Hoeger is among the residents concerned about what seems like endless partying in the area, notably among younger individuals.

Parties are one of the top concerns within the community,” Hoeger remarked. “Not only do they affect the quality of life of residents, students included, it is obvious the situation is getting out of control.”

Jo-Ann Humphus has called the College Area home for nearly 65 years.

Much like Hoeger, Humphus sees parties as an issue, noting they occur on other evenings besides weekends.

Off-campus SDSU parties are advertised online, and unfortunately, bring in large numbers of partiers, non-students, from all over San Diego,” Humphus said. “Since there has been more off-campus housing, and satellite fraternities, as a result of the influx of mini-dorms, and ADUs, the parties have escalated, and so has the violence. Shootings are becoming more frequent, and parties can occur almost any night, not just on the weekend.”

Asked if she feels there is enough cooperation between SDSU police and the SDPD, Humphus said she did not think cooperation was the right word.

I think coordination is a better word,” Humphus remarked. “SDPD has jurisdiction in the College Area, off campus. When SDPD-Eastern Division is too busy to come to the party calls they can call campus police for assistance. Unfortunately, not only is SDPD understaffed, but so is SDSUPD. We have been told there are only two SDSUPD officers available in the evenings, and their first priority is to the campus. I would like to see SDSUPD being called for assistance earlier, than later, in hopes that they can come out and shut the parties down before things get out of control.”

With neighborhood concerns seemingly growing over parties and even violence breaking out, Humphus fears neither are going away anytime soon.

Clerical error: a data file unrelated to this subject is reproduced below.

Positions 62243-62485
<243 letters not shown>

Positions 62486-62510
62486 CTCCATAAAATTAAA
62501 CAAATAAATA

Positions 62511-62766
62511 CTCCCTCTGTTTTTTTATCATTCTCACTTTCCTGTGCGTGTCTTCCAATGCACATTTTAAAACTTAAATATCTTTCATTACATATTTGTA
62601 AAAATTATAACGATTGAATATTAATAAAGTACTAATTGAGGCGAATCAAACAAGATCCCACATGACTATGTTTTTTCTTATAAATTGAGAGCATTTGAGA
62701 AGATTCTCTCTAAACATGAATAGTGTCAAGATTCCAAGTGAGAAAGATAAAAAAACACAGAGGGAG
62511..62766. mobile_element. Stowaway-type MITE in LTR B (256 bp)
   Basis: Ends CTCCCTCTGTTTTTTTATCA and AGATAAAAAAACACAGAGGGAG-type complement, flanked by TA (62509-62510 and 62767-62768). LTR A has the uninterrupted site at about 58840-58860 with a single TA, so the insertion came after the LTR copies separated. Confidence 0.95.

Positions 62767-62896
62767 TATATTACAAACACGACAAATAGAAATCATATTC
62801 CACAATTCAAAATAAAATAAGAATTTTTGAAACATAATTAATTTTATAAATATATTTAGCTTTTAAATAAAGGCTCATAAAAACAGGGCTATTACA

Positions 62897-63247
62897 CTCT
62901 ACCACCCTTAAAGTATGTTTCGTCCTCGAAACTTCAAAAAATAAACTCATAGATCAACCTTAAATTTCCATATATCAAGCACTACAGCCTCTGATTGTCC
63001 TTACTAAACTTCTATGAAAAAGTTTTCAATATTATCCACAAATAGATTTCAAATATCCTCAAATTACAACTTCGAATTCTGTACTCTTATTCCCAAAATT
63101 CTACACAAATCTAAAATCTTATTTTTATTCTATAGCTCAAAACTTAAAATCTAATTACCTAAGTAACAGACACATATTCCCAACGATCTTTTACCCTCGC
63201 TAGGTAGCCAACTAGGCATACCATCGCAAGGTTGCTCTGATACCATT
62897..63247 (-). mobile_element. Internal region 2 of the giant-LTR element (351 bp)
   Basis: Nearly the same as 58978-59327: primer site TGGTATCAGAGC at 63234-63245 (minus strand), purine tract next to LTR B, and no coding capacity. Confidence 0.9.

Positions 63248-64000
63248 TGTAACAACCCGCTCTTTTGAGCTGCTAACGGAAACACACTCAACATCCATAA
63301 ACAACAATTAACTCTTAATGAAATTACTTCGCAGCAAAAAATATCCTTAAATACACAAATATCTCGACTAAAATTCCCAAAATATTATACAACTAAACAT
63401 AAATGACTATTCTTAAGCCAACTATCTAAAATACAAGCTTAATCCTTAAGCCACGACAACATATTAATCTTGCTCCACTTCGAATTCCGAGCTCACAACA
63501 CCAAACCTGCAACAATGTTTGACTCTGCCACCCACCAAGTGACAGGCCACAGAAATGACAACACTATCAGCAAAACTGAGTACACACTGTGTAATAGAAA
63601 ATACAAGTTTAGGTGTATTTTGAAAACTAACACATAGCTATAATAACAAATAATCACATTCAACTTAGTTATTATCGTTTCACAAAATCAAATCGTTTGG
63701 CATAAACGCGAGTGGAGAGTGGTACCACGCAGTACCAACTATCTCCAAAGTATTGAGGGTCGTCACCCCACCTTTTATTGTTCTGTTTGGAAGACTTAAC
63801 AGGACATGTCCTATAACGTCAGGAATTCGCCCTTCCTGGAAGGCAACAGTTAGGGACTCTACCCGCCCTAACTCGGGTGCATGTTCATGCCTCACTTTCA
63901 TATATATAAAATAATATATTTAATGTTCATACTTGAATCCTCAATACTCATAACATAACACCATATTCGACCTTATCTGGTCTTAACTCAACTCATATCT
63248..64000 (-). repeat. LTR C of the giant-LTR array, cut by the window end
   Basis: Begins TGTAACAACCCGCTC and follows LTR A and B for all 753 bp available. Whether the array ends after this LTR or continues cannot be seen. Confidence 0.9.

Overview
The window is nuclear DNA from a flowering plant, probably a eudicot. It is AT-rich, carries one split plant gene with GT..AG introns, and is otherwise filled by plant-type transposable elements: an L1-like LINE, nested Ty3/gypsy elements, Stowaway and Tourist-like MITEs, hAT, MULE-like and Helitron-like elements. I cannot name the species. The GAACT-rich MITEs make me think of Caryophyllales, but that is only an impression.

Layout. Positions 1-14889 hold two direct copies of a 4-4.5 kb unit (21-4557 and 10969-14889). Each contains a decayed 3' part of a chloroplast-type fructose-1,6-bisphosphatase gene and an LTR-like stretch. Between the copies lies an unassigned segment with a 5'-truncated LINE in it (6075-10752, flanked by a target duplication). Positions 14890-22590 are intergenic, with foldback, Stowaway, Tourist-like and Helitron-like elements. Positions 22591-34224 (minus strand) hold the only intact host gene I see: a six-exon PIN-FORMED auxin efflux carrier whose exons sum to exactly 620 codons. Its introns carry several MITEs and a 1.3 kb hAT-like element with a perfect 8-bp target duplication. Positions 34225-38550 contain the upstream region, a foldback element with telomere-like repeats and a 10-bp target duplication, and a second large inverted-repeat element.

The violence is not going away – it is only getting worse, and with the fall semester at SDSU approaching, we are all gearing up for another party-packed semester,” Humphus commented. “The fraternity houses, in our neighborhoods, will be in full swing with Greek events and the SDSU’s events, such as Aztec Nights, which are planned to keep students on campus, only give us residents a few hours reprieve, because once the events are over, the parties begin in our neighborhoods.”

According to Humphus, attempting to get through to SDPD to report the parties is taking a toll on area residents.

You can be on hold anywhere from 45 minutes to an hour or more, and then be told that it’s a busy night, and they will try to get officers out,” Humphus remarked. “Party calls are a low priority, and there are many times that SDPD has not been able to respond. One of our biggest concerns is that SDSU does not take responsibility for their off-campus students, and as long as the students can get away with hosting these parties, sometimes around 100 people, or more, the parties will continue – and so will the violence. It is not just our safety we are concerned about, but also the students’ safety, as well.”

SDSU fall classes are slated to begin Monday, Aug. 22.

Photo credit: Karen Austin

Reach editor Dave Thomas at: Dave@sdnews.com.

World Nation News Desk